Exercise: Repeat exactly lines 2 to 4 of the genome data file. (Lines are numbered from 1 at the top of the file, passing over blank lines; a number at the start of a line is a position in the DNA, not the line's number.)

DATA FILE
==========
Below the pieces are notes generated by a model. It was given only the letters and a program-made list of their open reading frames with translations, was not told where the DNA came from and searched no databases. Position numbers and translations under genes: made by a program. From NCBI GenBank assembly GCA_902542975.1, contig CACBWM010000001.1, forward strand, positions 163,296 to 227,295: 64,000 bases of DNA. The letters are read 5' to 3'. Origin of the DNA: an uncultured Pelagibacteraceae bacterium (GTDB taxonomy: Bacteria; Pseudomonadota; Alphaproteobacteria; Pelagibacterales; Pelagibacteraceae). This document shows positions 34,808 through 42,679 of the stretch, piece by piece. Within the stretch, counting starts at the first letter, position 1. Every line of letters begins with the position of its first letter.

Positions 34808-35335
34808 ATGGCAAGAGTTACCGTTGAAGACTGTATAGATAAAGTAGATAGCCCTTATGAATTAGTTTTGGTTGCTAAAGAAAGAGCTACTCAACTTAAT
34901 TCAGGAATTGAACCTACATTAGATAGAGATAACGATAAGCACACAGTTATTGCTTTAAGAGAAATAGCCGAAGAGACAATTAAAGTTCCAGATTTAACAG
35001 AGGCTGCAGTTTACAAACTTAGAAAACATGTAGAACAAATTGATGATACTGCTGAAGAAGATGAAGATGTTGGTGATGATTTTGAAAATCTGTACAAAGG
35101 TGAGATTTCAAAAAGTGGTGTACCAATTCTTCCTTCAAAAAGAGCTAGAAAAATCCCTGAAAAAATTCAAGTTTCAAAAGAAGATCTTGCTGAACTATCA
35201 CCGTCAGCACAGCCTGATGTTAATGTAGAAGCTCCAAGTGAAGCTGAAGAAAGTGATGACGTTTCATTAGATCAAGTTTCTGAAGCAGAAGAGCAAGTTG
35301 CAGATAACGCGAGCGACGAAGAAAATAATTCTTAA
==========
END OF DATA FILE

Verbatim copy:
Positions 34808-35335
34808 ATGGCAAGAGTTACCGTTGAAGACTGTATAGATAAAGTAGATAGCCCTTATGAATTAGTTTTGGTTGCTAAAGAAAGAGCTACTCAACTTAAT
34901 TCAGGAATTGAACCTACATTAGATAGAGATAACGATAAGCACACAGTTATTGCTTTAAGAGAAATAGCCGAAGAGACAATTAAAGTTCCAGATTTAACAG